Community of Practice-Learning Community
Learning is considered as a social process based on interactions within groups (Swan & Shea, 2005; Vygotsky, 1986). The interactions among group members lead to the formation of community, the construction of knowledge, and student learning (Cobb, 1994; Vygotsky, 1986). The participation of all members (both students and instructors) plays a central role in the development and maintenance of any learning community.
An important task for science educators is to explicitly teach and engage students within the sociocultural practices of the discipline (Kelly, 2007; Leach & Scott, 2003). However, investigating learning through this perspective requires a unit of analysis that is larger than an individual student. As an alternative, it calls for an expanded framework that captures an entire science learning community, which could be recognized as a community of practice (González‐Howard & McNeill, 2016).
A science learning community circumscribes the social and physical environment that provides context for participation. The community itself is constituted by the acting individuals, the tools, both conceptual and physical, used in community practices, and the cultural norms that guide practice and interactions within the community (Sadler, 2009). The boundaries of a community are defined by a central focus or aim. For example, learning communities in science education tend to coalesce around the teaching and learning of science.
Since the practices promoted in an academic department of a science discipline (or briefly a science department) are inherently sociocultural activities (Oliveira et al., 2012), their exploration requires looking into the different ways and circumstances under which students engage with science learning communities’ practices (Leach & Scott, 2003). We suggest that conceptualizing a science department as a learning community offers a powerful lens through which to explore the individuals’ learning as they interact in the context of a science discipline.
The idea of the school or a science department as a learning community can be traced back to the works of Dewey (1938) and Vygotsky (1986) who claimed that the process of learning is facilitated through individual participation in social interactions. Thus, the learning tasks based on this social-constructivism perspective emphasize learner–learner interactions within a group engaged in constructing a culture of shared understanding and artifacts. Conceiving science departments as communities emphasizes participating in learning activities, sharing experiences, and communicating the meaning and value of these experiences.
Thus, applying a sociocultural conceptual framework allows us to estimate learning by analyzing students’ experiences in relation to science (Leach & Scott, 2003). A key aspect of understanding learning through this lens is that members of a science learning community acquire the skills to perform practices by interacting with educational tools, peers, and more knowledgeable members of the community (instructors) (Lave & Wenger, 1991). As such, this conceptual framework highlights the importance of identifying the types of engagement and interactions that provide a context for learning to take place for an entire science community.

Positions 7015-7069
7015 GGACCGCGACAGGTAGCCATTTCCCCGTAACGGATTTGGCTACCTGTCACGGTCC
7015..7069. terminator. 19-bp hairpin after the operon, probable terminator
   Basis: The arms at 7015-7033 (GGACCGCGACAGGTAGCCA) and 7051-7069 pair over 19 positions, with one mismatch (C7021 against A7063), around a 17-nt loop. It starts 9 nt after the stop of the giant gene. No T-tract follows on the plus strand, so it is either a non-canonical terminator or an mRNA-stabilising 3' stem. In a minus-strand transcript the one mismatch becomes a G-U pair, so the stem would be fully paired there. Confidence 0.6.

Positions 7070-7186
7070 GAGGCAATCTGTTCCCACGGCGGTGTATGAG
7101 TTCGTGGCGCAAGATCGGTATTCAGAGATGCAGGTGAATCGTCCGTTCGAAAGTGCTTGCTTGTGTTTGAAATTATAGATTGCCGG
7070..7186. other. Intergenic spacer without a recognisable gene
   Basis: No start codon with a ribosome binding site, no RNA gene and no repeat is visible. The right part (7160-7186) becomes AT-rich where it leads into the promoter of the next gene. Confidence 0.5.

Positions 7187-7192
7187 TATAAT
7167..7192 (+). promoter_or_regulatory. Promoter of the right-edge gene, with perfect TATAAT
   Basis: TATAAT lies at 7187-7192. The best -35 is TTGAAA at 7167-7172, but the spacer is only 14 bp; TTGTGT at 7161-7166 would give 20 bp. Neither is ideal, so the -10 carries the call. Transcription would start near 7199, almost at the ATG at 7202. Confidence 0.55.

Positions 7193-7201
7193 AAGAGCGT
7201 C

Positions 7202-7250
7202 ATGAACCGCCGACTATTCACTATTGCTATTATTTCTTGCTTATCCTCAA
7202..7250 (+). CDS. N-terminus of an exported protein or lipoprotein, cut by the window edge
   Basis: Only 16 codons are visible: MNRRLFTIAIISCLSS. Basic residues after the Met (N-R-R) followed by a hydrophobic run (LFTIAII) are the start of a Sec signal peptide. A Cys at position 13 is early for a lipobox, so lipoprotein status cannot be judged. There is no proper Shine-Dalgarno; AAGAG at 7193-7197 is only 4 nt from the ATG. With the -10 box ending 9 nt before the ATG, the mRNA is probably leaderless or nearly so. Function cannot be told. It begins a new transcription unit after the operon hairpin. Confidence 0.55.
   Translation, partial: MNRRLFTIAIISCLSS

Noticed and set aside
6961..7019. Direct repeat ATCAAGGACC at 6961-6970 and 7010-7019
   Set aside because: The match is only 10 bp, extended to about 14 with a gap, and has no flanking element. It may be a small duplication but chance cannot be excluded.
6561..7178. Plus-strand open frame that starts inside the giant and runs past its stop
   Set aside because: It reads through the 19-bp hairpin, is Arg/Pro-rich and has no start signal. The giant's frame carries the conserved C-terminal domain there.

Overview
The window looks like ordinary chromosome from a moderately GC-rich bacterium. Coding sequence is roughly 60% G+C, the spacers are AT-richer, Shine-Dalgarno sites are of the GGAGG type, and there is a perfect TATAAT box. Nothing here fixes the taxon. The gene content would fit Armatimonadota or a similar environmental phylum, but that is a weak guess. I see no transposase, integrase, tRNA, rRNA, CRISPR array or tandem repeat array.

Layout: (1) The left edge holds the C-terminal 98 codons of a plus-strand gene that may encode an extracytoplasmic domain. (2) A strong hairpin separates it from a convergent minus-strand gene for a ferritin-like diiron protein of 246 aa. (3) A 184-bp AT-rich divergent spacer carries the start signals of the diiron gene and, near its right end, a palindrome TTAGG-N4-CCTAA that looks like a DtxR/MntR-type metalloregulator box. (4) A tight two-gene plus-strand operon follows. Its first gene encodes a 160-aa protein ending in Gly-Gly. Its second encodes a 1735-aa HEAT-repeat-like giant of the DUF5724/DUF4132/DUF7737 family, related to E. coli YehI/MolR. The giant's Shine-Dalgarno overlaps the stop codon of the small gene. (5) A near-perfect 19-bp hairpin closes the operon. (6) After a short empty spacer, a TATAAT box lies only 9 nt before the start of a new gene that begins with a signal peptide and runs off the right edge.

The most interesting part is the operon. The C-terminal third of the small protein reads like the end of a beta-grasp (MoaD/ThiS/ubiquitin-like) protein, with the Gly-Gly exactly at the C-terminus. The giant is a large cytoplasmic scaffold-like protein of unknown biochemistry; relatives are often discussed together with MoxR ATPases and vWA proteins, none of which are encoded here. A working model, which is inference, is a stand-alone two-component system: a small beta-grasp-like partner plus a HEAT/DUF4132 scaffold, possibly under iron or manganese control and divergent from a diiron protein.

Interactions Within a Learning Community
The present study is grounded on a sociocultural perspective which assumes that students’ learning is social and, therefore, highly affected by their interactions with others (Vygotsky, 1986). In formal educational contexts, students’ interactions are determined by sociocultural practices that account for ways of talking, reading, writing, knowing, and doing (Gee, 2008). The community of learning framework also includes various types of behavior such as interactions between members of a community and how these interactions can explain the degree of human members’ engagement in community goals (Lave & Wenger, 1991). Jan & Vlachopoulos (2018) found that the type of interaction between the participants of a learning community is a key influential factor in the formation of the community.
Some of the original views about interaction in education focused mainly on human–human interaction. Wagner (1994) characterized interaction as “reciprocal events that require at least two objects and two actions. Interactions occur when these objects and events mutually influence one another” (Wagner, 1994, p. 8). Other definitions of interaction (Beard & Harper, 2002) refer to the social purpose and processes of interaction, particularly regarding student–student and student–instructor interactions.
Moore (1989) distinguished among three forms of interaction: (a) student–student interaction among individual students or among students working in small groups; (b) student–instructor interaction that traditionally focused on classroom-based dialogue between students and the instructor; and (c) student–content interaction which refers to students interacting with the subject matter under study to construct meaning, relate it to personal knowledge, and apply it to problem solving. According to social theories of learning and distributed cognition (Salomon, 2000), student–student interaction is desirable both for cognitive purposes and motivational support. However, student–teacher interaction is valued by both students and teachers and has been found to be associated with positive perceptions of learning (Wu & Hiltz, 2004).
Recent studies have also utilized the framework of communities of practice to examine how science learning communities engage in science learning practices. For instance, González–Howard & McNeill (2016) found that the interactions between students (working in smaller group structures, such as pairs) and the interactions between students and tools (linguistic resource for engaging in science discourse) promoted students’ engagement in scientific argumentation. Students’ engagement in scientific practices, like argumentation, by using scientific models to build explanations or framing scientific issues in their social context, depends on teacher’s knowledge and practices (Chen, 2020; Jiménez-Aleixandre, 2014; Pierson et al., 2019).